If you care at all about SEO – and I’m not sure I’ve met a content marketer that doesn’t – then one important goal you should have for blog posts is earning links. While the factors Google uses to determine search rankings are complicated, backlinks (quality ones, in particular) are still arguably the most important factor.

And one of the biggest factors involved in earning links is appealing to writers. We’re the ones who do most of that linking.

Let me assure you that we’re not spending our days considering whether or not we’ll make or break brands in our decisions about what to link to in our articles. We’re just trying to write the best, most useful content for our clients and their readers.

We’re not thinking about you, but you can benefit from thinking about us and understanding what goes through our heads when we decide whether or not a piece of content we come across is worthy of that link.

Just like anyone, we have our standards and pet peeves – sins that will make us immediately click off a page and refuse to consider it a worthy authority for our readers. To help you avoid inadvertently losing out on a link, I surveyed a few colleagues to better understand what makes all of us tick and decide a link is not worthy of our love.

8 Sins to Avoid if You Care About Building Links

1.    A bad website design

If your website looks like it was built in 1999 and hasn’t had an update since, it won’t look authoritative to me (or any of your other visitors). I’m not the only one who feels this way, Content Strategist and Author Leah Levy told me “I wouldn’t link to a piece if the site looks spammy — that is, it has an outdated design.”

“Spammy” is about the last word you want people to use to describe your website or content. The quality of the content itself won’t matter much if it lives on a website that looks so cheap and old that no one can get past the design.

As Linda Dessau, the founder of Content Mastery Guide, put it “Since a link is an endorsement, I steer clear of sites that look outdated or unprofessional. I want to be associated with people and businesses that have a polished and professional image.”

2.    Sloppy writing

Part of our job is paying attention to things like spelling, word choice, and sentence structure. When we encounter something that’s sloppily written or riddled with typos, you can bet we notice.

Linking to something that clearly no one bothered to proofread would make me look bad. If you can’t be bothered to take the time to read over your blog posts (or hire someone to do so) to make sure they make sense and don’t include any embarrassing errors, then writers won’t bother to share or link to them.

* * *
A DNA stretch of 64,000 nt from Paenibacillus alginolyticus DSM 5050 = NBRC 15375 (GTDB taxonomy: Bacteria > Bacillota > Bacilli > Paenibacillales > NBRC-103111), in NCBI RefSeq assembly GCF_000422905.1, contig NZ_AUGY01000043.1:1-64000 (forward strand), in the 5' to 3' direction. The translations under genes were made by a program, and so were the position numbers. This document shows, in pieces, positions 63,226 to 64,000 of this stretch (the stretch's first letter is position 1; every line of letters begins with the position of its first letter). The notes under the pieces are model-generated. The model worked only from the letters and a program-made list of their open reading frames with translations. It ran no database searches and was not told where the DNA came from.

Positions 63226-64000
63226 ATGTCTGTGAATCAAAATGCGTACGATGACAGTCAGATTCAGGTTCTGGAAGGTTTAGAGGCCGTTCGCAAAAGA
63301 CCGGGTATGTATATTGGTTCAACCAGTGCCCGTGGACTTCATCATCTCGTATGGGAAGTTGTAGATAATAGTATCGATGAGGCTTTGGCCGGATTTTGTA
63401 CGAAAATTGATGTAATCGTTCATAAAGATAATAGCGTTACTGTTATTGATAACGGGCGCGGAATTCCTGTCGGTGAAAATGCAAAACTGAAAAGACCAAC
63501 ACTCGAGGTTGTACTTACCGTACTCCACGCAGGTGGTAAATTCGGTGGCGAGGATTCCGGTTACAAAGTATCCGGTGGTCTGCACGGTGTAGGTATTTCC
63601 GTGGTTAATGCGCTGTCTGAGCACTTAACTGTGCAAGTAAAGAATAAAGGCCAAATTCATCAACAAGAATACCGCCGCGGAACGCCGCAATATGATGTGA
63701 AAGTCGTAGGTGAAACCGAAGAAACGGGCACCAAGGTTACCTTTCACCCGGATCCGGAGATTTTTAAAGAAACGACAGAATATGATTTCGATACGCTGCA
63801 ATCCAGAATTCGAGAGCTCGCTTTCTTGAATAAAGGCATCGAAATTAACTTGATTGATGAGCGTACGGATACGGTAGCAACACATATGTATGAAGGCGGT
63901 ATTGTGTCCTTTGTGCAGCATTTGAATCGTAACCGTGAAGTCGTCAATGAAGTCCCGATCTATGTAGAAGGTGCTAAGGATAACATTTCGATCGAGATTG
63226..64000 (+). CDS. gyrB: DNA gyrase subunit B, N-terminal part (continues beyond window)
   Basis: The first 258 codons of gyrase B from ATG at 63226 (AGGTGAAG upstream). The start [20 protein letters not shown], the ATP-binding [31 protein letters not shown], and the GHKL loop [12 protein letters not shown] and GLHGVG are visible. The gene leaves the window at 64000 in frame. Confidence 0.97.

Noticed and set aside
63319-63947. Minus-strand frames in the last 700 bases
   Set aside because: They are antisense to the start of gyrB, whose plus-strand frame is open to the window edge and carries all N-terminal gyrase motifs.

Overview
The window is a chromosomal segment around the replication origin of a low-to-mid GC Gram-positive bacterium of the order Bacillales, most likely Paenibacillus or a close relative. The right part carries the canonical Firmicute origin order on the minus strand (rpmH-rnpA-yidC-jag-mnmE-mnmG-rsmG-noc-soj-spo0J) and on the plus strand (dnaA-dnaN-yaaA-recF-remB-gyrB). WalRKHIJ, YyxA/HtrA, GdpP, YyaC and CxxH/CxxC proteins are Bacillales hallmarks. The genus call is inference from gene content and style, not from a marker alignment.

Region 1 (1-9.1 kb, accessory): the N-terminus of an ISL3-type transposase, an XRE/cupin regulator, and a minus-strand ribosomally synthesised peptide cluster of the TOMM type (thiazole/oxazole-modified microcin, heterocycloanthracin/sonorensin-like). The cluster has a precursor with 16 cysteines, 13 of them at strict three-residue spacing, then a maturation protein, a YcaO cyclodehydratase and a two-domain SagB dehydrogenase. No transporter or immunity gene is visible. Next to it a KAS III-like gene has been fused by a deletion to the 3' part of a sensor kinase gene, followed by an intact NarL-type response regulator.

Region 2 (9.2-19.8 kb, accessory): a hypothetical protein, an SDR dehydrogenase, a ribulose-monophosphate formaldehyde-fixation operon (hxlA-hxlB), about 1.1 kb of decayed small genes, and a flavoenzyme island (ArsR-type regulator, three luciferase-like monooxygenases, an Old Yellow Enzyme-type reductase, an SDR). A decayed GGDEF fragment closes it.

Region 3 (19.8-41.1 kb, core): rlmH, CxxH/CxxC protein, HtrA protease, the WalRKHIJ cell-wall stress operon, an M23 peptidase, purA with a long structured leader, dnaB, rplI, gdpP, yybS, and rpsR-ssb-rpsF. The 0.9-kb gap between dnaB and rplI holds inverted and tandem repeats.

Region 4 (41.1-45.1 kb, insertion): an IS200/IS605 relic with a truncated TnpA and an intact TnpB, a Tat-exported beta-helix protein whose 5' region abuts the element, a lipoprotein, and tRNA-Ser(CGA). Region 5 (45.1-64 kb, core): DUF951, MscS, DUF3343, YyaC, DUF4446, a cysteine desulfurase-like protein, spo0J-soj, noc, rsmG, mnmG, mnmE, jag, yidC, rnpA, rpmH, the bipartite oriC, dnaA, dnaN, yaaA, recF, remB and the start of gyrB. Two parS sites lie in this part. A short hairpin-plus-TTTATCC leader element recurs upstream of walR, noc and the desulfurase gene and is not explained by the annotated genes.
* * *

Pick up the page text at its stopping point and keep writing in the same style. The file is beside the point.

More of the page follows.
And it’s not just about writers nitpicking, sloppy writing makes you look untrustworthy. Leah agrees, she told me, “I wouldn’t link to anything with clear spelling or grammatical errors (nor would I trust it).”

3.    Bad UX

A good website design isn’t just about making sure you don’t look stuck in the 90’s, you also want to make sure people find your site easy to navigate and pleasant to be on.

Unfortunately, many businesses are callously sacrificing good UX in attempts to get more email sign ups and clicks. Pretty much anyone you talk to will have their opinions on what makes for bad UX (although not everyone would know to call it that).

For me it includes pop ups that block out the text and blog posts split needlessly between several pages when they could all be on one (slideshow posts are notorious offenders). I’ll put up with a certain amount of that on sites that are established enough or if the content is really useful. Normally though, I click away and find something else.

Freelance writer Susan Johnston Taylor has her own list of UX dislikes: ““If a site is littered with Google ads, broken links or typos, it doesn’t seem very credible.

As does writer and editor Christine Moline of Jane Doe Ink, who told me, “I wouldn’t link to a poorly organized post or any pages cluttered with ads.”

Linda added a couple more issues to the list: “I screen for overly aggressive or annoying pop-ups, sites that are slow to load or aren’t mobile-friendly.”

All told, different descriptions of bad user experience accounted for the most common answer I received from writers.

Just to reiterate, the final list of UX issues that will make writers click away comes to:

  • Annoying pop ups